I have this silly notion that if world events (like 9/11 or Pearl Harbor) are perceived as an existential threat to the United States, there will be no shortage of people volunteering to serve in the defense of their country. One of the reasons I refused to support Ronald Reagan was his reinstating Selective Service “Just in Case”. Just in case we need to involuntarily round up young men because of the next Gulf of Tonkin “crisis” manufactured by the government?

        • CC1s121LrBGT says:

          Art, I voted for Ronald Reagan in 1980 because he campaigned to end the Selective Service “Just in Case” that President Carter had reinstated. If memory serves, Carter did it as a result of the Afghanistan war.

          I voted against Reagan (and for the Libertarian candidate) in 1984 because Reagan had not kept his promise- instead he had invaded Granada.

          • Art Stone says:

            Your memory was better than mine. Reagan ran on abolishing draft registration, then didn’t do it – and made the penalties for noncompliance significant more dramatic.

            My concerns about bringing him into needy more related to the YAF people I exposed to as a young man – and their almost religious zealotry toward Ronald Reagan. We could’ve done worst, but he didn’t improve my opinion by 1984 and that was probably the only time I voted for a Democrat President.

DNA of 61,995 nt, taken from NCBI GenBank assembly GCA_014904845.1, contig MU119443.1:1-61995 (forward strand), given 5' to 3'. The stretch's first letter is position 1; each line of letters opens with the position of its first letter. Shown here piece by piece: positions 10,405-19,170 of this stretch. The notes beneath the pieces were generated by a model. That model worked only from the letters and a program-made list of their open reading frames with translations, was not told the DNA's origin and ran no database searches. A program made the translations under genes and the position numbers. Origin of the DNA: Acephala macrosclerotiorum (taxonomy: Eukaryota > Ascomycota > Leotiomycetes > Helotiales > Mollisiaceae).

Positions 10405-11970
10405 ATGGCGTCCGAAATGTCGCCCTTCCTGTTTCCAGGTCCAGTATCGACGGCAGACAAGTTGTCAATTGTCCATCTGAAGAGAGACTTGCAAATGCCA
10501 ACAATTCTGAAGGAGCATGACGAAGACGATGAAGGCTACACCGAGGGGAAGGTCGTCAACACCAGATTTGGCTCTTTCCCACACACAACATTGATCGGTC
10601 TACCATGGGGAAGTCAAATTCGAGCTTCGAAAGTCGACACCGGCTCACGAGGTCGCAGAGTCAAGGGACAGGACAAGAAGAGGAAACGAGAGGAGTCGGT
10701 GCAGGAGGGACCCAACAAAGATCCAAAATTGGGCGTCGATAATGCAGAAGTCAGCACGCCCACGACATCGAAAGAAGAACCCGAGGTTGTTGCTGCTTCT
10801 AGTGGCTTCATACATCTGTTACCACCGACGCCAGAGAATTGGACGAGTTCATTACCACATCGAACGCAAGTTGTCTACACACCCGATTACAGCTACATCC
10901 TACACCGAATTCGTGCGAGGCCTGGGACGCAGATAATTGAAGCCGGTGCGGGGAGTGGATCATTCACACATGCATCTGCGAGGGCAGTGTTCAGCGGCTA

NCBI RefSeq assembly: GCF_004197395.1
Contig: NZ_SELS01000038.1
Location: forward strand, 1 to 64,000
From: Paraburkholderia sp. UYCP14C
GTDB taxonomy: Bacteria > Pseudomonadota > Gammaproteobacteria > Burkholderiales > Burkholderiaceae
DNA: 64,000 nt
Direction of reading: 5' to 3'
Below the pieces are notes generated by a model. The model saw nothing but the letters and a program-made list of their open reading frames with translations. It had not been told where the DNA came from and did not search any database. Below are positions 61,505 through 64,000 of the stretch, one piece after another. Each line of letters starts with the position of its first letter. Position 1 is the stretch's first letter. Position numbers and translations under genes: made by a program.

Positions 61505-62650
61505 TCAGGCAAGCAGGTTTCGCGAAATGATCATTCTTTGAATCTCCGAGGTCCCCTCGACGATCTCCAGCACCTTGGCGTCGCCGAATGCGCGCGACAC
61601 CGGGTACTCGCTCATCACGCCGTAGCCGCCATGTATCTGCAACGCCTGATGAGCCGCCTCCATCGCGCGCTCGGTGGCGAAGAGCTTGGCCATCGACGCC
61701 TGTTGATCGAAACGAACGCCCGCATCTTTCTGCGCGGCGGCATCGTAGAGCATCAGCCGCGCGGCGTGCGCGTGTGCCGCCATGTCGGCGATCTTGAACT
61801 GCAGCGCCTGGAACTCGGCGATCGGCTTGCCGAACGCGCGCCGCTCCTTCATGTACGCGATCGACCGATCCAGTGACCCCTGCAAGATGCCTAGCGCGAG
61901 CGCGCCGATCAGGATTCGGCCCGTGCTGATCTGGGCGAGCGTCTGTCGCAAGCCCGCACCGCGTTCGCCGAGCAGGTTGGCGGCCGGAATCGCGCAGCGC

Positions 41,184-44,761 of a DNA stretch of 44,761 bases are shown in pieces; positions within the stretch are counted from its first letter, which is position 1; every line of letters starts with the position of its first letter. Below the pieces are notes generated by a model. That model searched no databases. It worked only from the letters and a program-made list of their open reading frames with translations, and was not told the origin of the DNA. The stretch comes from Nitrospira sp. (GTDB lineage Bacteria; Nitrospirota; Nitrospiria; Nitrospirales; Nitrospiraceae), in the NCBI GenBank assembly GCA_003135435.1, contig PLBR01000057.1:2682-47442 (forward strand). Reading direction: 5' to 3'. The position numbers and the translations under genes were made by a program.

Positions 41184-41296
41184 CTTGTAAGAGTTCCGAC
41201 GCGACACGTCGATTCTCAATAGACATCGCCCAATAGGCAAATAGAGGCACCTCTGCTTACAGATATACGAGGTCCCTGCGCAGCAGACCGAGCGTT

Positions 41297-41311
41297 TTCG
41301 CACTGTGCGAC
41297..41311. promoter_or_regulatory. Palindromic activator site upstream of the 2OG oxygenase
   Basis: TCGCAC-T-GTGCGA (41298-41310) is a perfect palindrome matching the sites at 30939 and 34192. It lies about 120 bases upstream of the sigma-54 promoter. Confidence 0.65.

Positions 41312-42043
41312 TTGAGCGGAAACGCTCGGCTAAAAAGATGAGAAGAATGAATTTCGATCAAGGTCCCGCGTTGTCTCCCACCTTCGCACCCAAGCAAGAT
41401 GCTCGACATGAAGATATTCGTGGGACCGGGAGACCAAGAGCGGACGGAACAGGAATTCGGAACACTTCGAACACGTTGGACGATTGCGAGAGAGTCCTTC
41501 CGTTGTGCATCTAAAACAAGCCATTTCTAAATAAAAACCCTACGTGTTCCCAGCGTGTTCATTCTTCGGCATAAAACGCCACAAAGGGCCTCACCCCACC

• Art Stone says:

        My primary care nurse niece points to the VA of a great example of how things should be run. If we were still talking, eventually I was going to ask her for some more background material.

        To the extent she gave me details, it was because the doctor has access to all of the patient’s medical history in one place. She’s not saying it is great for patients – it is great for the doctor.

        There are a couple differences – since the VA care is provided by one organization, you don’t have the HIPAA privacy issues of doctors sharing patient information. The second is that people in the military are used to following orders. If the VA doctor says “Take this pill!”, non-compliance is probably not an issue.